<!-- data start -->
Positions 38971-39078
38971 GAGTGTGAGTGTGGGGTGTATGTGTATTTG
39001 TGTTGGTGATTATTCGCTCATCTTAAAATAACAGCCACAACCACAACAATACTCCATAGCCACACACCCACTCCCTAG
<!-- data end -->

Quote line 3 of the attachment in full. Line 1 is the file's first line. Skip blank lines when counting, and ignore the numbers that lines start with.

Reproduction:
39001 TGTTGGTGATTATTCGCTCATCTTAAAATAACAGCCACAACCACAACAATACTCCATAGCCACACACCCACTCCCTAG